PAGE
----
Hope Star from Hope, Arkansas on May 27, 1943 · Page 2
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Hope Star from Hope, Arkansas · Page 2

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Hope, Arkansas
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Thursday, May 27, 1943
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Page 2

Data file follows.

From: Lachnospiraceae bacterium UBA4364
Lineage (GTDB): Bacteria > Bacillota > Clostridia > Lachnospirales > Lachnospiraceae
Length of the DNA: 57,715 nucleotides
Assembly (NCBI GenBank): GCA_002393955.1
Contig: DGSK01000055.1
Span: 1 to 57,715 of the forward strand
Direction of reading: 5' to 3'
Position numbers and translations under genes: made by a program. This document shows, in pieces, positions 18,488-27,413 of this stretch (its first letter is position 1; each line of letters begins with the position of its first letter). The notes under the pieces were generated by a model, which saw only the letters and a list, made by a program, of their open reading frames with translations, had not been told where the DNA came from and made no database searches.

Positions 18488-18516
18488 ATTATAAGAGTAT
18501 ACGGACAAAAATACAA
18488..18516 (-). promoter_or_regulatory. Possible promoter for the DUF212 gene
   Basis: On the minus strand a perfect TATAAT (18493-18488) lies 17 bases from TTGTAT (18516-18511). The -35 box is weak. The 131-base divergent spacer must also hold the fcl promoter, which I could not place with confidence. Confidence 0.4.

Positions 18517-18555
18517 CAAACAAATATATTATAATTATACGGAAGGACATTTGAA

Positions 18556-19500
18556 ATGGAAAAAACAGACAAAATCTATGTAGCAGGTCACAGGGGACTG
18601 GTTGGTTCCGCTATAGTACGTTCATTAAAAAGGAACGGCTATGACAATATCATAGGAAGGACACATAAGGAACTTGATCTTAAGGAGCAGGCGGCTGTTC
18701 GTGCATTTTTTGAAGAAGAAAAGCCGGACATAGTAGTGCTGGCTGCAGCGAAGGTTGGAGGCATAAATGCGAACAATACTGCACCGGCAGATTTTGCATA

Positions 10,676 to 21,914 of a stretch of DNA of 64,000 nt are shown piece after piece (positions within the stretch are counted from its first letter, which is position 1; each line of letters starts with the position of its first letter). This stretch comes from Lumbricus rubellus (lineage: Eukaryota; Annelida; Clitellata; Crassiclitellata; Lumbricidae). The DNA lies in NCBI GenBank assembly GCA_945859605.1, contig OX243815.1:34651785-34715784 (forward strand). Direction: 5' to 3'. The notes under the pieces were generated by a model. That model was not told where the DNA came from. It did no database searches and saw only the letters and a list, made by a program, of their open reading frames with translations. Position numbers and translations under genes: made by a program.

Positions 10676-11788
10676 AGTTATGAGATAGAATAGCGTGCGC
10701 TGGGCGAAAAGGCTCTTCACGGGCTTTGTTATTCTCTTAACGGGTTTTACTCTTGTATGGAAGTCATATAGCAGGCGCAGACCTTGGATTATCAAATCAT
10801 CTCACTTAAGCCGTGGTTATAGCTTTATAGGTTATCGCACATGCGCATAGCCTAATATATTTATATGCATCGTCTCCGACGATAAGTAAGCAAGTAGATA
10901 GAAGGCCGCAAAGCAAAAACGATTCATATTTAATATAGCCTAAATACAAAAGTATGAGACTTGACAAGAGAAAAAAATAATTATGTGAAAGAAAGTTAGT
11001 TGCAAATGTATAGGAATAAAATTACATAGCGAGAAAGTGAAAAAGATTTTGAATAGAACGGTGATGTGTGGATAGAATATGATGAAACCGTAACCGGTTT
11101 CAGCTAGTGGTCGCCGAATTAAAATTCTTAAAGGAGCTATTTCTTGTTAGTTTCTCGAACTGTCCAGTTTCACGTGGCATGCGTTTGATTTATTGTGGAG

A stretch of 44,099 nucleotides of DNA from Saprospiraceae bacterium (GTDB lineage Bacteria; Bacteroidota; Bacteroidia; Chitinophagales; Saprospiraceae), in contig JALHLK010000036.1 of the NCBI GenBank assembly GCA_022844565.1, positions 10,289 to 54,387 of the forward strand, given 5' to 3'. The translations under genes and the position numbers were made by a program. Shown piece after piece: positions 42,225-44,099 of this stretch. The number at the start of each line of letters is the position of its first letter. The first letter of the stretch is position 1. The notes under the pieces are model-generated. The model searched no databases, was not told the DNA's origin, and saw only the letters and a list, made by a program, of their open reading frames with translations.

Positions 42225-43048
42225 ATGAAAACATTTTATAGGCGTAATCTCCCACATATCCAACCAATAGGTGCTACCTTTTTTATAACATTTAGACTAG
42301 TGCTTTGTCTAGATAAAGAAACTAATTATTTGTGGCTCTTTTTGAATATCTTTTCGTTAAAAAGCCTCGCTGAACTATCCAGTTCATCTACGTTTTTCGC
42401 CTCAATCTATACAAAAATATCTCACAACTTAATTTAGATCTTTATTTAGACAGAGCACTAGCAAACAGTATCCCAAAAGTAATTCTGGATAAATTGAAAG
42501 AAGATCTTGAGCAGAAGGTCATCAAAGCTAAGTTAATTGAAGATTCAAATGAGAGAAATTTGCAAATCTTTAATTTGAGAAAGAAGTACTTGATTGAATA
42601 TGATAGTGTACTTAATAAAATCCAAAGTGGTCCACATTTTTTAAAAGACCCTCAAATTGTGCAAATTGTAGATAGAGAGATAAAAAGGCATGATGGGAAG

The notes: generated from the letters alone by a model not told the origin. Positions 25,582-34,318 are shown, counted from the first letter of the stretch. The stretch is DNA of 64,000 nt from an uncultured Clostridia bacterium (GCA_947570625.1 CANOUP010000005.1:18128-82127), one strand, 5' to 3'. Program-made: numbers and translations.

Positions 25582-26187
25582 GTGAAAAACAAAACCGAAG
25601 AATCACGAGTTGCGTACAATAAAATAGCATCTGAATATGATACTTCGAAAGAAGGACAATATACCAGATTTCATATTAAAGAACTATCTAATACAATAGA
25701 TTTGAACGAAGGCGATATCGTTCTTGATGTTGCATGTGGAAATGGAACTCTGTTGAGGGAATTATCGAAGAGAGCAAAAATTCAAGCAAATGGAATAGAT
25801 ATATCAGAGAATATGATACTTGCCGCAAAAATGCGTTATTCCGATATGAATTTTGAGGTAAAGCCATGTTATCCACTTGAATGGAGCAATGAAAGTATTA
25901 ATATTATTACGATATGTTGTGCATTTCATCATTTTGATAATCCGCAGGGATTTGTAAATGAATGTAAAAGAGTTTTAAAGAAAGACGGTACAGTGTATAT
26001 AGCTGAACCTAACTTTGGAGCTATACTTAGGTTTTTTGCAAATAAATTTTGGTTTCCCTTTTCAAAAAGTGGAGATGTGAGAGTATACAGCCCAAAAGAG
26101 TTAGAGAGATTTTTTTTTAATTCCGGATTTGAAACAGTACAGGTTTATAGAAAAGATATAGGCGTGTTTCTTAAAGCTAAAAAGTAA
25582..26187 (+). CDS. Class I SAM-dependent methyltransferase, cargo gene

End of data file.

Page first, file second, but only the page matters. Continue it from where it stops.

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TV. HOPE STAR, 'HOM,. SAS Thursday, May 27, 194 _____„ .-—r— -:^:-"ay fo Defeof Japs Is to Pesfroy © /•». i r^ ...... *« • • t lalysis of le News by lackenzie Editorial Comment Written Today and Moved by Telegraph or Cable. By DeWITT MacKENZIE .'The fierce defense being made iy the Japs in the face ot our [etermined attacks on th e troops ikioung the volcanic crags i£ Attxi provides one of the out- Kanding lessons of the protract"I" battle on this tiny, fog-shroud- X Aleutian, island. •It's a harsh reminder of what te Allies are up against in their sk ol smashing the Japanese na- m as a whole. Of course this isn't the first time r any means that the Mikado's tVages have exhibited such tena- fy. More than once in this war £ve seen them battle until the idk man was dead. j^EVequently they make suicidal Stands which serve no us e f u 1 purpose, rnerely because the old iSnogu n code says a soldier is dis- mbnored if he surrenders under "Miry circumstances. In theory the man who gives himself up be- Isbmes a pariah and is an exile "Sbm his motherland. It'*Still, this Jap characteristic has jaeen brought closer to home in 3he hand - to - hand conflict on toe queer little American posses"" ion with the name that sounds LUCKY a it fei-ttune Foiir-lpf Clovers i y HICKOK like a man spitting tobacco juice against the wind. It means trouble. There could be no more pointed warning of the need of the utmost speed in cleaning up Hitler so that the entire Allied stricking power can be turned against the Nipponese at the earliest possible moment. The enormous force which the United Nations will be able to mass, when once the Axis is beaten, xvill do the job. but it becomes harder with each passing day allowed the Japs to consolidate their positions. The burden of speeding up rests in large degree on intensification of civilian effort. If we provide the resources, the fighting services will do the rest. There can be no lag in production or conservation. I The Nipponese are pretty well i established in their main con- i quests, and it's going to take a ' lot to shift them. Their greatest strength outside of the Japanese mainland is in China and M a n- churia. A Chinese commentator in Chungking recently estimated the Jap forces in his country at thirty and a half divisions say about 458,000 men. The Japanese have been moving troops from Manchuria, but there may be another half million or maybe more there — watching Russia but available too, for service in China — and there are others in Korea. The new Jap offensive along the Yandgtze towards Chungking has raised a fresh" problem for Chinese defense. This drive undoubtedly is aimed * at depriving Generalissimo Chiang Kai - shek of provinces which provide about his last remaining resources. It may even envisage capture of Chungking itself. Should such a program be achieved it probably would give the Japs, control of all China. The Allies would have to start from scratch to fight their way onto the continent without the help of the Chinese army. This would be a task which might take years, but for one thing. That is. air power. The further we go the more certain it seems that air power is going!... to provide the solution of the Japanese problem. Of course all the other fighting services will be involved in a big way, but in trying to look ahead it would appear that there's only one method to wind up the war with Japan in our time. That is by bombarding and blockading the Japanese mainland into submission. This presupposes that air bases will be ^available o the Allies, It also presupposes that the Japanese armies of occupation in foreign territory would apitulate when the homeland had jeen pounded into impotence — hough one admits that there might be'the bare possibility of Jap generals and their armies set- ing up a new regime on the continent and fighting it out. Stars at Dawn Blevins Woman Dies at Home Wednesday Mrs. Ktlnn .May Gist. 39, wife o r Even-It K. Gist, died liite yesterday | ;it her home ne;ir Hlcvins. Funeral services worn to be hold at II ii. in. todny ;il Blr-vins with! burial in Marlbrook cemetery. The ; Rov. l.ee will officiate. | She is survived ulso by three < suns, Marvin. Hilly nnd UnluM-l Lee j Cist of Hlevins. three dnuRhtors, i Mrs. Leona Maroon of Hope, Mrs. : Evelyn Tribble of Nashville. Odessa Gist of Blevin.s, and a sister, Gallic okes of Blevins. Doctor Suggests Shortage Cure Sub-Sighter (U S Navy Photo From NEA) already smashed many a Jap plane in the Real fdur-leaf clover; are mounted* under simulated crystal in Hickok four-leaf clover jewelry. Tie chain $1 : : : with collar bar $2. See this and other four-leaf clover jewelry at 'S Approximately 25,000 lives are claimed by suicide in the United States annually. "We Outfit the Family" "FALSE TEETH Rock, Slide or Slip? FASTEETH, an improved powder to be sprinkled on upper or lower plates, holds false teeth more firmly in place. Do not slide, slip or rock. No gummy, gooey, pasty taste or feeling. FASTEETH is alkaline (non-acid). Does not sour. Checks 'plate odor" (denture breath). Get FASTEETH at any drug store. UueGLAS* by HICKOK Sparkling clear are these new L/veGlAS Belts and Brace? by Hickok . . . with clear and colored stripes. See these and other new ideas in LiveGLAS today? $ j H 1 Li [£ TM C.*C.C.C. UP IP mf^^^ mpp (m^ ^B^ ™ ^^^ "We Outfit the Family" Cravens for Forming AVA After the War By MAX HAUL Washington, May 27 — IfP)— Representative Fadjo Cravens <D- Ark.) whose home city of Fort Smith has been fighting the worst flood in its history, favors an Arkansas Valley Authority after the war, he said today; but not one modeled exactly after the Tennessee Valley authortiy. He wants an agency that would | develop the resources of the whole valley, traversing several states, hut he said TVA is too independent, and if an AVA is estao- lished he wants Congress to retain tighter control over it, including its accounting and finances. He praised TVA. however, saying its results were "splendul. ' Cravens was interviewed on the subject of what can be done about the destructive floods in the Arkansas valley. The first thing needed, he he- clared, is to build the proposed Markham ferry and Fort Gibson dams on the Grand River in Oklahoma. He acknowledged there was little chance of building them until the war is over, but he hopes Congress will appropriate the money as soon as possible after the war ends. Army engineers have already designed the two dams and Congress has authorized them, but never appropriated the money, he pointed out. They v/ere planned, he added as part of a unified system of flood control on the Grand river. The Pensacola dam, also part of the system, is already in operation, but the other two are needed to make the system really effective, Cravens said. The grand is one of the principal tributaries of the Arkansas, and has poured an enormous quantity of water into the latter river during the present floods. Cravens was asked whether he would be satisfied with flood control projects alone, or whether he < wanted to see the river dcvelopd j in various other ways by a region- 1 al agency such as TVA. "Flood control is the primary purpose, as far as I am concerned," he said. "But if the dams can, incidentally, pro-luce hydro- j electric power too, that will be | fine." "Do you want to see the development of all natural resources of the valley put in the hands of one j agency such as the TVA'.'" he was asked. "I'd like to see the whole thing developed. It would take years. Flood protection is the immediate need, and we ought to concentrate on that first, to alleviate the floods that are destroying millions of dollars worth of our crops every two or three years." The next question was: "Suppose someone introduces an AVA bill, providing for immediate attention to flood control but setting up an authority exactly like the TVA, with the same responsibility for the whole region and with the same powers — would you vote for it?" "Not with the same powers," Cravens said. "The TVA is not responsible to anybody, but is more or less an independent corporation. Congress has little contro 1 . over them, and in some cases I think they have been a little arrogant. It's a government project and the government ought to have control." Scouts Organize Aeronautics Branch ...IVR. Kits. (.T!—After Alf Landi had discussed the merit situa- | on with Or. C. 1). Blake of Hays. ! id indicated some additional meat j ountln't be out of place in the Lan- ! jii diet, Blake sent him a bin fo- Hond-to-Hond (Continued From Page One) place yesterday as 2,000 - pnuiul )ombs were- showered on their coder base at Madam?, 8!ifl mile:< lorthwest of (he Allied - held Port Moresby. A communique from General Mac-Arthur's headquarters an- lounced that despite unfavorable weather. Allied planes blasted enemy positoins 12 miles south of Salamaua, where Allied ground troops also continued their destruction of the Nipponese. n ..™.~sfw .... :••• ;;•, \*V,»£ f S?W- w >^'{.«; This British seaman looks as though he's waiting for a shave, but he':; intent on grim busi- ness—lookini; for lurking Nazi U-boats as ho sits in "barber's chair" aboard a Royal Navy cruiser. smiri metropolis, touching 37.7 foot lust. n lRht, n drop of .7 of n. fool in 24 hours. In tin- Wolf T.nko till.* district. 125 miles south ot St. I. o u i s, the Misssisippl's over flow swept into the Atlas Powclov Compnny's bii? plant yesterday and production wns halted. Farther north, however the river dropped, dissip- pating the throat to the $n,00fl,0(>0 Central Illinois public Service generating plant at Grand T jwer (lll.i " . . On the Illinois river, ne- leaguered IH'ardstown remiiined in dniH',er as the waters flowed only ii foot from tin- top "f it concrete seawall built to withstand - foot flood stage. Sand- luiUS have been stucked along the top of the biirricr. With !>.!>00 of the town's (i.fiOO inliabitanl.s evacuated, 1,000 Army and defense workers giumled the protective barriers. U.S. Bombers (Continued From Page One* in- C. Oavis. was tn map plan.-; for the prompt restoration of farm production in the S.OSl.OOO acres of v.-ater - covered land in Illinois. Missouri. Indiana. Oklahoma, Kan.sa.; and Arkansas. C'-n|>s and property damage has been estimated in tin- millions of floil.l.S. AI1hou::h conHitions alon.u' the Mississippi south of St. Louis ;:lil! held the aHenlion of soldiers and eii;,'i:uers. the bii: river continued to drop at the M i s- Messina. Sicilian ferry terminal. One was carried out by a heavy force on Northwest African Fortresses while the other was made by bombers from the Middle East. Roaring Ihrouuh a liO - mile-nn- hour wnid, the Fortresses dumped heavy cargoes of graKirientation bombs yesterday on Conu'so, stiii-ting four or five fires and spraying steel among dispersed aircraft. , PSORIASIS RELIEVE THE ITCHING Mil in removing scales ami relievo the. ! itching of Psoriasis the. untiseptio stim- ulatii.B way with Black am White ! (liniment. Use only as directed. Daily clwinsewith Blnck and White bkm Soap. i since his children, Nancy and Joh 1 promptly appropriated it as a PL i So Dr. Elake sent Landon a b . ,• I chinchilla buck and suggested that The local Boy Scout organization , ^^ d K , OW thci| . own rab- this week started a new branch he Cannons t, called the Air Scouts with the fol- 1L " la lowing leaders; squadron leaders, Donald Moore, pilot, James Henry; Moore; four flight pilots, Howard Cobb, H. O. Kyler, Glen Williams and John Cecil Weaver. This new branch offers an opportunity for boys between 15 and 17 years to learn the fundamentals of aeronautics. Meetings will be held each Tuesday night at 8 o'clock at the Fire Station male chinchilla rabbit, suggesting he try that for a meal. Alf wrote back that the rabbit didn't relieve his hunger one bit There are more than 100 different types of iron and steel nails on the market. DftNCE N Some Flood (Continued From Page One) said army engineers. As the farmers in many areas surveyed the damage to I heir crops and property from t h e worst flood in the mid - continent area since 1937, an emergency conference of federal officials and representatives of the six states affected by the flood met in St. Louis. The meeting called by War Food Administrator dies- BLUE PLATE Mayonnaise MADE BT THE WESSON Oil PEOPLE ^ S O Full Cream Salad Jar Regular 5c A T" /"* U C <T Al CH ES Arm and Hammer Pkgs Blue Stamps G, H, ), awl Ro.j Si-amps E, F, G, H Void After May 31st . , it^u k i p»-' i «••{*» ALT MEAT Full Cream 4 Points Lb. 5 Points Lb. w-f.V p %$ s?^ Kraft O PORK HAM, V/hob or Half Jj^jfe PORK HAM, Center Slices Lb. 4Qc Skinner's Raisin Pie No. 2 Can 1 Point L.b. Royal Red TOMATOES N c'. n2 lOc Pure Cane 4 Points Lb. P and G From Young Tender Beef— ft Points Lb. tsgset O &Y ? Pure SO A P 25c LARD 8-Lb. Ctn. Nice Cuts—8 Points Lb. Nu-VVuy BLEACH Quaker FLOUR 48 9 j Lbs. A*.' SAUSAGE, Seasoned Right, 6 Pts Lb. 25c 9c These Are Not Rationed Jar 13c Quart Fruit J FRESH DRESSED FRYERS Quaker DAIRY RATION 100 Lbs. Ful-o-Pep LAYING MASH 100 Lbs. 135 ? ,<txf <*J 3-Bu. Sack Ful-o-Pep Horse Shoe STARTER 25-Lb. Bag We Deliver Phone 447 IOC VICTORY <?, BUY llNtl I U N I A I t * W A K III!N US MAMI'S To Our Patrons: We close every Wednesday afternoon at 1 o'clock. So on Wednesday remember to do your shopping in the morning. Thank You!